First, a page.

As our Social Media Reporting Series has illustrated, social analytics are only half the battle. Compiling insights and sharing them with higher-ups matters too – and it’s never more important than when a crisis is afoot.
Here’s how to use Crisis Management Reporting to avoid the worst of what social has to offer – or to minimize damage if the worst comes to pass.
Expect and Prepare for the Inevitable
The best of brands can find themselves in hot water – that’s the nature of social media, and the power of consumers en masse.
Therefore, it’s not a question of if you’ll experience a brand crisis – it’s a matter of when. So all brands should have a plan in place for dealing with a brand crisis. Even better, brands should be doing all they can to prevent one, and that’s where Crisis Management Reporting, and other social monitoring tactics, come into play.
If you don’t already have tools that alert you when certain social events occur, you need to get them. Here are three types of alerts NetBase provides:
Any Mention – These alerts track the “known unknowns,” i.e., brand issues you’re aware of and want to track based on analyses you’ve saved.
Any Metric – These alerts monitor for “surface deviations,” i.e., sudden changes in mentions, impressions, Net Sentiment, etc. over a given time period, based on the threshold you choose.
Triggered Alerts – These alerts tell you when “unexpected conversations” occur – such as a negative response to a television show that your brand sponsors.
With each type of alert, you can choose the parameters you want to track, how quickly you want to be alerted, and who exactly should be informed. That way you can make a timely decision about how to respond. For this reason, accuracy of analytics data is crucial.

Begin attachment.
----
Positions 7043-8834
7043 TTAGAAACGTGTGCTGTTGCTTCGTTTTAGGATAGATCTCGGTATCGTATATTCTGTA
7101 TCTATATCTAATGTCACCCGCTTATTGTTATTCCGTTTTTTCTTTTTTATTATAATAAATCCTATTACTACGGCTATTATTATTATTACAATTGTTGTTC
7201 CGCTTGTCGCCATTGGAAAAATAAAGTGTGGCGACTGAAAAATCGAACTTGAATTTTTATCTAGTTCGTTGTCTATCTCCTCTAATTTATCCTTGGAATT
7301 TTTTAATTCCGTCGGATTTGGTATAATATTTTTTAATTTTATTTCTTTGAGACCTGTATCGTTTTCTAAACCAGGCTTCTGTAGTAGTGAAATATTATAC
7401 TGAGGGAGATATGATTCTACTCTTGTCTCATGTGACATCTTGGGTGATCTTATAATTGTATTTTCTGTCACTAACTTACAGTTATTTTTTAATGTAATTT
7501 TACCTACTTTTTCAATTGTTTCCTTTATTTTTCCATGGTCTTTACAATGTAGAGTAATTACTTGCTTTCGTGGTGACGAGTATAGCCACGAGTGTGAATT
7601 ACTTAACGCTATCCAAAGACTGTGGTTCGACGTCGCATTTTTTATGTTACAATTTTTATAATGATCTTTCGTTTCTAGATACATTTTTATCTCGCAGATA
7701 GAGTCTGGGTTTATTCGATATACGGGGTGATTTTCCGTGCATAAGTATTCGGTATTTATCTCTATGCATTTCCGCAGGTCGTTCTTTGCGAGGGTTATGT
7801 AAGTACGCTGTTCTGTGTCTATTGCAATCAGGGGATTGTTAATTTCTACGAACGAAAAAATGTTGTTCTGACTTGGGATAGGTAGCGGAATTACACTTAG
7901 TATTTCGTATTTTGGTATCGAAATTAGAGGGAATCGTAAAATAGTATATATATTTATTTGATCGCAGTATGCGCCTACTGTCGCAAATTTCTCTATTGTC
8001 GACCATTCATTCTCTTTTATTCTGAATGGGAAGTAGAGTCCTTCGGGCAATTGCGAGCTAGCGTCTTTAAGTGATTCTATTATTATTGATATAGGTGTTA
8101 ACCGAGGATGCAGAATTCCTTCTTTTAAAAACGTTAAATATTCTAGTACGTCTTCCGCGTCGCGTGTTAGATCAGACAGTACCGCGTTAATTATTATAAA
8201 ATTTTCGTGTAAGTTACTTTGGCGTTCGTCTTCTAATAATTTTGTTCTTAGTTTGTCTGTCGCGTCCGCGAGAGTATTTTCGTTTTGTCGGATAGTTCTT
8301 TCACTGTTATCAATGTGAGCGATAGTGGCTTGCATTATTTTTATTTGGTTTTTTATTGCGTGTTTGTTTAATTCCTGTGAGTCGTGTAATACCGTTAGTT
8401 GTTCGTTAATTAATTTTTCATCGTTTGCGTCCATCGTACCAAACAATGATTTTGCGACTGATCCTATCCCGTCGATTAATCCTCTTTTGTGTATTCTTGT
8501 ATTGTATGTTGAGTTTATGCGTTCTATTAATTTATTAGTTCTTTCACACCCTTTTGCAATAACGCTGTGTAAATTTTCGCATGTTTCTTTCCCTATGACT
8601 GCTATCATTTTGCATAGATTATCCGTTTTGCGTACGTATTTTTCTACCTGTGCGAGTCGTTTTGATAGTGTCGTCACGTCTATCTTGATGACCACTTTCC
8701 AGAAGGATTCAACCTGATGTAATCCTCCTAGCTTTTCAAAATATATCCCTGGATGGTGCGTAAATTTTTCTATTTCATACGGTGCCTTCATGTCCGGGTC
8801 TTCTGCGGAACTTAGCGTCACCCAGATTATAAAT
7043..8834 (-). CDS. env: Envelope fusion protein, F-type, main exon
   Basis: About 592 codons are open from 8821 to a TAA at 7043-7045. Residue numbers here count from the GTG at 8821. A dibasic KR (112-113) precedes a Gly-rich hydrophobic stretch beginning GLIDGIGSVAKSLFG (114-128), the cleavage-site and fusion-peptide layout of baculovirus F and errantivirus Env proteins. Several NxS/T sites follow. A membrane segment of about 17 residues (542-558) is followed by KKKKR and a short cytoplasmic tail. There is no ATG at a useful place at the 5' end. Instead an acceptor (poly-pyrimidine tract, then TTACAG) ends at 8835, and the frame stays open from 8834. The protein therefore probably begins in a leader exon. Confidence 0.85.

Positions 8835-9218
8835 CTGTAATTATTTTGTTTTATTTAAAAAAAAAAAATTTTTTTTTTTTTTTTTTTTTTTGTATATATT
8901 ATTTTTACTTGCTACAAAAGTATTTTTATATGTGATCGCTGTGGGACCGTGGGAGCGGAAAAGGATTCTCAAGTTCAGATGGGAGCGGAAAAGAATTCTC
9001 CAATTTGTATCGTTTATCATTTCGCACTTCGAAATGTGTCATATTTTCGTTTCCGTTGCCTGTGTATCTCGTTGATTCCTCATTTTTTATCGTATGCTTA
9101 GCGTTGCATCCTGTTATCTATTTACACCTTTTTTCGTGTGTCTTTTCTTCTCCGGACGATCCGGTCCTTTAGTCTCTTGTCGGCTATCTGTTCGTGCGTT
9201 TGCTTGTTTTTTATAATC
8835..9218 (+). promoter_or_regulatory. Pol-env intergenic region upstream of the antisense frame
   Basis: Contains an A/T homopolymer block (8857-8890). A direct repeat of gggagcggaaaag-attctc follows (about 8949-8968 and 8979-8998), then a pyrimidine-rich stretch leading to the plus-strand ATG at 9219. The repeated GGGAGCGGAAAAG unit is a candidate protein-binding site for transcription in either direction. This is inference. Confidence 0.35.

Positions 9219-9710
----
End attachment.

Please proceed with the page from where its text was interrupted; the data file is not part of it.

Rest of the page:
Lloyds Banking Group, to name one example, uses such alerts regularly to stay on top of potential risks and monitor developing situations.
But even before you can set such alerts, you need a baseline of brand conversation, issues, and sentiment – otherwise you won’t know what’s normal, and what’s an anomaly indicative of trouble. That’s why regular social listening and social monitoring are important.
And it’s why Crisis/Issue Tracking and Reporting are a brand’s best friend.
The Benefits of Crisis/Issue Tracking
Crisis/Issue Tracking answers several key questions, like how to:
- Identify “normal” ranges of volume and sentiment to spot changes
- Receive immediate notification during crisis events
- Gauge size of issues relative to your brand and compared to previous issues
- Identify virality and longevity of issues in progress
- Determine the severity of new issues and whether to preempt, track or dismiss them
Issue Tracking also lets you understand customer conversation around brand issues, including emotions, behaviors, and underlying motivations so you can respond appropriately, on the right channels, with what customers want to hear.
Crisis Tracking was invaluable for the Georgia Aquarium when they had an unexpected animal death on site. By using Crisis Management Reporting, they knew exactly what social consumers needed to hear to understand what had happened and retain faith in the aquarium.
In such situations, it’s also helpful to identify influencers and known detractors, to help mitigate damage, determine whether an issue has been contained, measure the impact and effectiveness of responses, and whether additional action must be taken. This is also available with Crisis Tracking.